Our adventure-packed Vietnam tours help to bring alive this fascinating country and land of great contrasts. From Halong Bay, which is surrounded by spectacular beaches and renowned for its delicious seafood, to cities like Hue, which was once the capital of Vietnam during the Nguen Dynasty which is a UNESCO World Heritage Site. This bustling, lively place, which is renowned for its monuments temples, pagodas and architecture, is the perfect destination for a wide variety of adventure tours. Vietnam, in particular, offers spectacular scenery when your Vietnam tours cross the Marble Mountains via the scenic Hai van Pass.
Hoi An is renowned for tailoring and Nha Trang is a beachside city brimming with restaurants, bars and nightlife. Ho Chi Minh City was known as Saigon until the end of the Vietnam War and is now the most important economic centre in Vietnam and is the largest city in the country. If you're interested in the history of the Vietnam War make sure you visit the War Remnants Museum and the Reunification Hall on your Vietnam tours. When there, take an excursion to the Cu Chi Tunnels where around 10,000 people lived underground for several years. This is a remarkable experience if you're interested in adventure tours. Vietnam is also well-known for the Ben Thanh Market, where you can buy everything from cosmetics to live ducks! If you're after more aquatic adventure tours, Vietnam is also at the heart of the Mekong Delta. You can visit the Cao Dai temple along the way and we will take a boat trip around the tributaries of the mighty Mekong River.
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All Tours of Vietnam
+ local payment US$160
+ local payment US$160
+ local payment US$380
+ local payment US$290
Vietnam Travel Articles, Inspiration & Information
Sampling Vietnamese Cuisine
So what should I try? This might be your first question when contemplating the food choices in Vietnam. I always recommend trying the local dishes specific to wherever you are at the time, even though Vietnam is a relatively small country it is still diverse and has three distinctly different culinary zones; Northern, Central and Southern. Read more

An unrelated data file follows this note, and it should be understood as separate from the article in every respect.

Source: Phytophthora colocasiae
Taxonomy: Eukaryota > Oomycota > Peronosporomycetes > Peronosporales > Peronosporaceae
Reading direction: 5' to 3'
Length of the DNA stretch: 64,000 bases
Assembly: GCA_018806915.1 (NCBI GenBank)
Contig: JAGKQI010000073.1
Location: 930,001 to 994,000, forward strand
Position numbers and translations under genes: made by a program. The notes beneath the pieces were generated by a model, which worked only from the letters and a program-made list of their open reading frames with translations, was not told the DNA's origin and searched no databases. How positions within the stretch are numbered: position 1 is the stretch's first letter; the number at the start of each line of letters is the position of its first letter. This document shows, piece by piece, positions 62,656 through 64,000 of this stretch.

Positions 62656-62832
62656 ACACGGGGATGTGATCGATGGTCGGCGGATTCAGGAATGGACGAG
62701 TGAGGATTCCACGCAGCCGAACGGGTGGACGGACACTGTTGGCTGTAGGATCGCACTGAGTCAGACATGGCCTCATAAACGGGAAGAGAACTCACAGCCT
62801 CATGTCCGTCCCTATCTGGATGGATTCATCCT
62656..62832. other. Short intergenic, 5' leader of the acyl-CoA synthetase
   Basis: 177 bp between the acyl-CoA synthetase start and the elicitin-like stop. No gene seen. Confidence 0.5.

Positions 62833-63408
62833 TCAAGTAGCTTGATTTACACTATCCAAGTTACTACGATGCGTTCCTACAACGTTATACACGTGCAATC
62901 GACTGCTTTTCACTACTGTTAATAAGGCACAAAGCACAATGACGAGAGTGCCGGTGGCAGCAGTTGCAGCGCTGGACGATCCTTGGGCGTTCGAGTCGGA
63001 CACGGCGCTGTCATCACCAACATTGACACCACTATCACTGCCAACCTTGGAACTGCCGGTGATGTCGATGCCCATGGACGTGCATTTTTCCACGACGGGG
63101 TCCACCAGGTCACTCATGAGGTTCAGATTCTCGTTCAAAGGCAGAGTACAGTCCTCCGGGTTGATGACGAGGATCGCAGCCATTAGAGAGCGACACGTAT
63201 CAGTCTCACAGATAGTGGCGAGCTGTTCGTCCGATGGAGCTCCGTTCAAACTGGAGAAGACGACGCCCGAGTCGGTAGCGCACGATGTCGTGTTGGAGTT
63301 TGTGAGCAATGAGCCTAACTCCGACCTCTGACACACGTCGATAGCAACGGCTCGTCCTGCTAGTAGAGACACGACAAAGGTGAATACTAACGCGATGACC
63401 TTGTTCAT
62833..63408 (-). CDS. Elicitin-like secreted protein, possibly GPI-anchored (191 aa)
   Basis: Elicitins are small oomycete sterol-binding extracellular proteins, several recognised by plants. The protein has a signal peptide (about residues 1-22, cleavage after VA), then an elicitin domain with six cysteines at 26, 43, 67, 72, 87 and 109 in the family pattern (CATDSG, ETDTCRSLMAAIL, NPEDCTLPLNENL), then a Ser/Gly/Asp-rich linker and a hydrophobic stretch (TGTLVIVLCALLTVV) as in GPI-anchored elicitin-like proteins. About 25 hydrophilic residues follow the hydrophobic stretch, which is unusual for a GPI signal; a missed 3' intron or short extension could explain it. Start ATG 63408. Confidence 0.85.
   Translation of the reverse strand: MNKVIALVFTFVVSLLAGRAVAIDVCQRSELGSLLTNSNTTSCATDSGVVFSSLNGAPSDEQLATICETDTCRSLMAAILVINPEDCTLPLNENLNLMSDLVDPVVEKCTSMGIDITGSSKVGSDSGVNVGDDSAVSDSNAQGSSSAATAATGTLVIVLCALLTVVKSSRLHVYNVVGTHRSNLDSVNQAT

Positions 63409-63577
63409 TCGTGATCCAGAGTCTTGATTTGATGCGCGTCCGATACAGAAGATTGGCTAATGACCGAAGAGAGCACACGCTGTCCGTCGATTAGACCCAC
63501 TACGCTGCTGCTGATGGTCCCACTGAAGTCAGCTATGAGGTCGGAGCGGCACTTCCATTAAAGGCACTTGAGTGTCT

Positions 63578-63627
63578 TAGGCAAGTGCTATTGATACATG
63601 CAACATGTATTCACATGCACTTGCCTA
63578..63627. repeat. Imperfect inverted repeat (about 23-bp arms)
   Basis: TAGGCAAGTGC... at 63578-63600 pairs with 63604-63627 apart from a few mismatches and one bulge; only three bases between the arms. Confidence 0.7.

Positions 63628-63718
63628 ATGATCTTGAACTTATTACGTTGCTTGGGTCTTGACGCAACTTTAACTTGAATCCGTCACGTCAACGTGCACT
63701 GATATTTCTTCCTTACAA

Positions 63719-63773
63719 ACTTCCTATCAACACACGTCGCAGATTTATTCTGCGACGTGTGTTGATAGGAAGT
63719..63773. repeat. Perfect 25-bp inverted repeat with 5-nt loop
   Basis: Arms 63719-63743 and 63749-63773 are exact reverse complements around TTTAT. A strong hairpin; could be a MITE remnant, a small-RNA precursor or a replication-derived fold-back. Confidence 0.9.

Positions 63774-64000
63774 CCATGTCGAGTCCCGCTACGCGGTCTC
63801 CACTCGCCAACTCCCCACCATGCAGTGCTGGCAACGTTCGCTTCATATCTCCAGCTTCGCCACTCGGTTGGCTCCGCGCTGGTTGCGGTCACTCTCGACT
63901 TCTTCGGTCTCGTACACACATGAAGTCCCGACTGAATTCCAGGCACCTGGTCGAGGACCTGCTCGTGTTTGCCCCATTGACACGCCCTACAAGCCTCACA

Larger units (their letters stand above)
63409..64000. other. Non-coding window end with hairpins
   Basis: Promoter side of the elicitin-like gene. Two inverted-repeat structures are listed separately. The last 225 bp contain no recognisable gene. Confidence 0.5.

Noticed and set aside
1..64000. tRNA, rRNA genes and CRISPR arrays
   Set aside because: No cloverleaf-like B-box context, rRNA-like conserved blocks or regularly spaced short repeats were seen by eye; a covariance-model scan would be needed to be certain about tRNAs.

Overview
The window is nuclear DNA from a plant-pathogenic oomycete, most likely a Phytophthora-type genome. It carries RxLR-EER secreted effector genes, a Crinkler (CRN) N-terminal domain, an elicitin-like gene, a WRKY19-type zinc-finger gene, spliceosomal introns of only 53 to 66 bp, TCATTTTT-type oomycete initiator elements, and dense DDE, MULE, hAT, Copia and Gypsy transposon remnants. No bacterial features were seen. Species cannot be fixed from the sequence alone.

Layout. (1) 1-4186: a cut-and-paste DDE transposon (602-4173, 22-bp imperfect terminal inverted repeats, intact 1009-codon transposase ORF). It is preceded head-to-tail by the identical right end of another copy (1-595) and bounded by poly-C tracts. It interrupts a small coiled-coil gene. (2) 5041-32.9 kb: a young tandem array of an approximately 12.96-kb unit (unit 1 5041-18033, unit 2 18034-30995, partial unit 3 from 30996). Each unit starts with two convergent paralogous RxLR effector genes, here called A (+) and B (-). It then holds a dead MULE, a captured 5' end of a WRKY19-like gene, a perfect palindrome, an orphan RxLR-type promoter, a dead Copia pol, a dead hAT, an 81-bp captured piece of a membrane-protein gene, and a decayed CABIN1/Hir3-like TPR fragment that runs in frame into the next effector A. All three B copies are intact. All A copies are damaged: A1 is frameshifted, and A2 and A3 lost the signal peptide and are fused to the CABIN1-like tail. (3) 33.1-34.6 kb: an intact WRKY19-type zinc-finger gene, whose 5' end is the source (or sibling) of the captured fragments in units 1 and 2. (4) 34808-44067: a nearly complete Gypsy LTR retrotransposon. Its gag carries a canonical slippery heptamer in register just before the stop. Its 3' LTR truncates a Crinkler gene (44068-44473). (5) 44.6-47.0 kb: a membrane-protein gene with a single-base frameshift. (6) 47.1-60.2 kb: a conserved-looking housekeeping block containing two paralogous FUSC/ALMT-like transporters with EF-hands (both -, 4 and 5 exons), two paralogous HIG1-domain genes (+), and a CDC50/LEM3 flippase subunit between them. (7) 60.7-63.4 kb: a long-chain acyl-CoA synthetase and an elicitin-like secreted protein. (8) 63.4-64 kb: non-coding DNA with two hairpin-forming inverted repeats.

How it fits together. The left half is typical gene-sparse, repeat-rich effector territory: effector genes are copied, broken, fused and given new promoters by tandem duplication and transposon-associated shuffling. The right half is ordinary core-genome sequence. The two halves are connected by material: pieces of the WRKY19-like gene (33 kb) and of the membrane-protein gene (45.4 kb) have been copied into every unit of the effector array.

Getting clothes tailored in Hoi An
Vietnam is one of the most colourful and vibrant countries in the world and part of this stunning colour comes from the clothes. The woman are especially elegant in the traditional Ao Dai, a long tunic over pantaloons, made of Vietnamese silk which is simply stunning with its rich colours and patterns.. Read more
A Taste of Vietnam
On arrival in Hanoi I got my first taste of the sights, sounds and smells of Vietnam. This hustling bustling city will have you on the edge with an adrenaline rush as you simply try to cross a main road. Scooters zip by, cars dodge in between lanes of traffic and pedestrians do their upmost not to get run over, amidst a never-ending cacophony of sound. Read more
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Vietnam Travel Guide
Vietnam Travel Guide
Travelling in Vietnam offers incredible variety. It is a country with a complex psyche; history has proven its people to be resilient by nature and yet the vibrancy of the country and friendliness of people shows this toughness tempered with a joy for life. Vietnam is a loud and curious place for the first time traveller and full of wonder. Away from the persistent sound of horns in its major cities, Vietnam’s natural highlights are another jewel in its crown. From the towering limestone karsts of Halong Bay, to the terraced rice paddies of Sapa and the dunes of Mui Ne, the landscape is varied and enchanting. If all that was not sufficient, there is a wealth of culinary experiences to be had in a country with over 500 national dishes; history to uncover in its UNESCO sites and museums; and cultural diversity in its northern minority hill tribes. It’s a big call, but it may be true to say that Vietnam actually does have it all.
The Vietnamese currency is called the dong (symbol: ₫) but US dollars are also accepted in most places. Notes come in 100, 200, 500, 1,000, 2,000, 5,000, 10,000, 20,000, 500,000 dong denominations. There are also coins in 200, 500, 1000, 2000 and 5000 dong denominations which are less common.
ATMs will generally allow up to 2-4 million dong (about US$100-200) maximum withdrawal at a time depending on the location and bank. Banks and ATM’s can be found almost everywhere in Vietnam and credit cards are a widely accepted form of payment for larger purchases (with the exception of American Express). A good idea is to carry a mixture of cards and cash (with some extra tucked away in case of an emergency) in US dollars.
Costs in Vietnam vary from backpacker basement to sky high luxury depending on your tastes. In general, a meal in a basic restaurant will cost around US$2-5 and street market food less than US$1. A 1L bottle of water costs around US$0.50. Eating in nicer restaurants and a few beers in the evening will of course cost more.